In the book "Dust Bowl: The Southern Plains in the 1930's," Worster examines the reasons for and the ideological background behind the Dust Bowl of the 1930's. The author focuses his discussion around the devastation of the Southern Plains, as he presents his argument about the impact of American culture on both the ecological destruction of the land and the desolation of the people who depended on the land for their livelihood. The body of the work focuses on the multifaceted and sometimes diametrically opposed economic and ethical/ecological interests of the country during the Dust Bowl, which Worster brings into an examination of the pervasive capitalist mentality of early 20th century American culture. The author believes the root of Americans' misuse and destruction of the Southern Plains serves as just another example of irresponsibility in the means to obtain the end desire of capitalistic pursuits.
Donald Worster argues that a close link existed between the Dust Bowl and the capitalist mentality of American society during the early 20th century, as American zeal for wealth and expansion wrought devastating affects on both the land and its people.
In his treatise of the Dust Bowl, Worster focuses on the mindset of American culture both before and during the 1930's. Worster believes that before the Dust Bowl and the years immediately preceding it, the area of the Southern Plains enjoyed relative ecological stability as neither the Indians, nor the primary white farmers following them viewed their environment and land as expendable resources or commodities. However, as the Jeffersonian ideals of agrarian harmony with nature gave way to the destructive and selfish capitalist ideology, the Southern Plains became the victim of economic ambition. Subsistence farming no longer existed in the Southern Plains at the time of the Dust Bowl. Rather, Worster describes an area dominated by massive amounts of machinery, fewer farm laborers, and a construct known as the factory farm based on city assembly lines, business principles, and exploitative ends. As the ill-effects of factory farming came together with a period of significant drought, the resulting dust storms generated not only a environmentally destructive force, but also became a symbol of the filth and disparity of the capitalistic pursuits of American society, a symbol that would leave Americans searching for both a solution and a way to prevent such an incident from occurring again.
Worster describes the delicate ecological reality of the Southern Plains in great detail as he presents the scientific basis necessary to further support his claim of unhindered misuse of the lands by American commercial farming. The author presents the Southern Plains as an untainted grassland community, which remained largely in tact due before the period of great settlement and farming in the area. Worster shows that the commercial farming techniques during the early 20th century stripped the land of not only its productiveness, but also its ability to achieve an organic equilibrium in nature. Due to both governmental and personal economic motivations, American farmers felt compelled to plow, plant, and exploit every free tract across the Southern Plains, a trend only intensified by the importance placed on the American farmer during the period immediately following the onset on the Great Depression. Due to the impeding pressures of capitalism, the plowing of the majority of the land and focusing on planting and increasing production of only a select few cash crops resulted in a great loss in biodiversity in the ecosystem of the Southern Plains. This ecological imbalance would reap widespread devastation in the manifestation of not only the dust storms of the period, but also in the displacement of many who depended upon the land for their livelihood.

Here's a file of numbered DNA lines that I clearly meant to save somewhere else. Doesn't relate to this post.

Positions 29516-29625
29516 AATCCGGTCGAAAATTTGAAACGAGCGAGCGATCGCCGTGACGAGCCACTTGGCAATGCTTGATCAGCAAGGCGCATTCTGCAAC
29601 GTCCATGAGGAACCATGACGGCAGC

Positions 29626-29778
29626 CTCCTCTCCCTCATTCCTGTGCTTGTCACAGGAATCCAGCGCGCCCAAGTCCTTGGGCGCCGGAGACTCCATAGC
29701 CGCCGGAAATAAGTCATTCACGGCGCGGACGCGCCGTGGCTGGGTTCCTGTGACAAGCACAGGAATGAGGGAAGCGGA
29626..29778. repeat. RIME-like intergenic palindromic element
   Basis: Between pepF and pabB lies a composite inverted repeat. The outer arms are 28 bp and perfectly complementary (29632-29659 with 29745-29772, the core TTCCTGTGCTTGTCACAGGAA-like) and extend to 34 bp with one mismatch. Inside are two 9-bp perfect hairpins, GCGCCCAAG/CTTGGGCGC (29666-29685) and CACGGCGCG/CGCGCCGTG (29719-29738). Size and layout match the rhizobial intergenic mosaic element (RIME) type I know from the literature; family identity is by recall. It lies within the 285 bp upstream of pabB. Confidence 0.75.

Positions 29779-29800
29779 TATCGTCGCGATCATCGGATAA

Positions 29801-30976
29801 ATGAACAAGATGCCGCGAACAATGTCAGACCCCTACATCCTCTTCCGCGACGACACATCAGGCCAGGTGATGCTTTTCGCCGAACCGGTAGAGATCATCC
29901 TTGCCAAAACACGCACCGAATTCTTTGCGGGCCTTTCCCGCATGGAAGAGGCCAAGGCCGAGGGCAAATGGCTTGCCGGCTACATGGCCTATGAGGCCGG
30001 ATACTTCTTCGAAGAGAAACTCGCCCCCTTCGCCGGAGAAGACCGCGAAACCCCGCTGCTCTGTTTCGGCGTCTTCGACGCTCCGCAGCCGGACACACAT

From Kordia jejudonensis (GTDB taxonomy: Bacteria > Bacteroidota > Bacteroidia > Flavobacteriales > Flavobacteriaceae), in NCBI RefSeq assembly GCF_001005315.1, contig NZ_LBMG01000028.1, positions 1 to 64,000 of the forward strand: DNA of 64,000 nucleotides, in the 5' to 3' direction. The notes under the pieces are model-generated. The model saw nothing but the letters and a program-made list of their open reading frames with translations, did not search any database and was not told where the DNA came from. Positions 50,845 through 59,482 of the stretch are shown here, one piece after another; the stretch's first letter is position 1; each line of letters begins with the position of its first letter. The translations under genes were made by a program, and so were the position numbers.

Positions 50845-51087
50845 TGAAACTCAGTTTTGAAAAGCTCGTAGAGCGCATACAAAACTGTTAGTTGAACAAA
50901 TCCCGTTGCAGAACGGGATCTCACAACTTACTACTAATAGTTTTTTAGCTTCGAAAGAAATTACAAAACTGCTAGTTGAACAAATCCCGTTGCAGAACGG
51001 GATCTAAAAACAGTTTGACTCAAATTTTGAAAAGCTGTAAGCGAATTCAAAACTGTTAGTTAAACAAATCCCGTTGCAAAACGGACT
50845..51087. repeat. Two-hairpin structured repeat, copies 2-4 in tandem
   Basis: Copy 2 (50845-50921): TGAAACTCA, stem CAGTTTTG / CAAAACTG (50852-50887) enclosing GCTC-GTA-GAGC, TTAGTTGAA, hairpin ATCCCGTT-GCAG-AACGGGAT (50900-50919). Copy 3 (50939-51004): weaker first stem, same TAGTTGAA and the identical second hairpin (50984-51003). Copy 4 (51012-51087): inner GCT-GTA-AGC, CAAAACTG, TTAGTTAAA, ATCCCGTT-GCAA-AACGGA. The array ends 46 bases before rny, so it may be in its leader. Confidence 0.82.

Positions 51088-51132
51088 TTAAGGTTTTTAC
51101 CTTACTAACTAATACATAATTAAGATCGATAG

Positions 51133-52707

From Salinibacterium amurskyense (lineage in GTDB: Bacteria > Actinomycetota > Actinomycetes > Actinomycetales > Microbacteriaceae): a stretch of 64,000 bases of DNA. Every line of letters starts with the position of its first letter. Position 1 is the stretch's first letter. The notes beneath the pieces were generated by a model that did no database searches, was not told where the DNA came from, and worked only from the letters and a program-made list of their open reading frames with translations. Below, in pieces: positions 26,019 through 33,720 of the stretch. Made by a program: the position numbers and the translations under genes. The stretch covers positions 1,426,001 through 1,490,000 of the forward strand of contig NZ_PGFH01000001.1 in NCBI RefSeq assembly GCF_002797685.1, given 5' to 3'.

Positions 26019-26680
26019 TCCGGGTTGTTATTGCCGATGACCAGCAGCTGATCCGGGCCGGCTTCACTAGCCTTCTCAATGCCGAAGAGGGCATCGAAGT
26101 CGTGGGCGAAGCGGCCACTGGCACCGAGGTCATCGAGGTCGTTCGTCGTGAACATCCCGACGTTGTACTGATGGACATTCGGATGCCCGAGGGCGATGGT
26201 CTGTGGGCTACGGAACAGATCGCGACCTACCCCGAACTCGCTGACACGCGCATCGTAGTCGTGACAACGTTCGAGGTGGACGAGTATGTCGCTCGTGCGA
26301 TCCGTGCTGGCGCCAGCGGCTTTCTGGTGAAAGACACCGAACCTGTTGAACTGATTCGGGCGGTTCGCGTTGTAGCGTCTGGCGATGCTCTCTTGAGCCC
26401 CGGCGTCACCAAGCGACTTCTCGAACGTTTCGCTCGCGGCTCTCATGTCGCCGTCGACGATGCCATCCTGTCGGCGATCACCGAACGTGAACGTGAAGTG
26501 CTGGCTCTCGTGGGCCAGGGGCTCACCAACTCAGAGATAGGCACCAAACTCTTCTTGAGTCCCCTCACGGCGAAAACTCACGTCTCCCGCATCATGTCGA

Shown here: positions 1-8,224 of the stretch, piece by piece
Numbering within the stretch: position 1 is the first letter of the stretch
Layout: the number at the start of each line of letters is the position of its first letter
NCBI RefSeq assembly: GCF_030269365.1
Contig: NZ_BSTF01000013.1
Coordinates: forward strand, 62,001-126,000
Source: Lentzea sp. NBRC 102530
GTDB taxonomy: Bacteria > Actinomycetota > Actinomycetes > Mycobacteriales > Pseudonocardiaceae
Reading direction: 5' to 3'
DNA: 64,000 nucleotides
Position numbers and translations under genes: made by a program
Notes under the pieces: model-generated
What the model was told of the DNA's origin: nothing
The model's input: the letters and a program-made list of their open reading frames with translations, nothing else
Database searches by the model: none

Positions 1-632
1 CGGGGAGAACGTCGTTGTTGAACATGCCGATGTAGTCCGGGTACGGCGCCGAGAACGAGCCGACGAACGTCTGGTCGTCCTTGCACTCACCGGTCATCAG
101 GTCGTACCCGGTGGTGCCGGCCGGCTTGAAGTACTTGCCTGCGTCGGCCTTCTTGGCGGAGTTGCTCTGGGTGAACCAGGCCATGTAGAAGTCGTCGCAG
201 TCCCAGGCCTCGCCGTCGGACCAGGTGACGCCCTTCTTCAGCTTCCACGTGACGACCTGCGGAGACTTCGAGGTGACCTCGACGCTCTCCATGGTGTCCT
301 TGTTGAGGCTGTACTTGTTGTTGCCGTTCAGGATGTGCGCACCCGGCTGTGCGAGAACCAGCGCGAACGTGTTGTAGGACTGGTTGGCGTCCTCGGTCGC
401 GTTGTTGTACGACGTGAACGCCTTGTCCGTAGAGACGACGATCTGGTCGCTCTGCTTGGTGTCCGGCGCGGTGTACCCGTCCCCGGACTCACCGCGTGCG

In the midst of the Dust Bowl, Worster presents the popularly held and supported proposals for solutions to the problem facing the Southern Plains. Worster provides examples such as the formation of the National Land Use Planning Committee and the conservatism of Roosevelt's New Deal to show the government's efforts to offset the devastation of the Dust Bowl and preventing the recurrence of another such disaster in the future. The author shows that, though the ideas of such prevention and regulation constituted seemingly positive ventures, these strategies proved relatively ineffective in drastically changing farming practice or preventing another such event to occur in the future. Worster presents historical information that exemplifies the attitudes associated with the expansionary, free enterprise oriented, capitalistic American culture, which actively participated in the destruction and exploitation of nature to satiate its ever-growing greed.
In Dust Bowl, Worster presents a well-developed and clear argument for his advocacy of American culture's inseparable tie to capitalism and its affect in the ecological devastation of the Southern Plains. The book not only contains a great deal of specific information, but also artfully ties the Dust Bowl into many underlying themes present in early 20th century America. The book supplements one's understanding of the time periods both before and after the Great Depression and provides insight into the affects of the nation's fallen economy on rural America.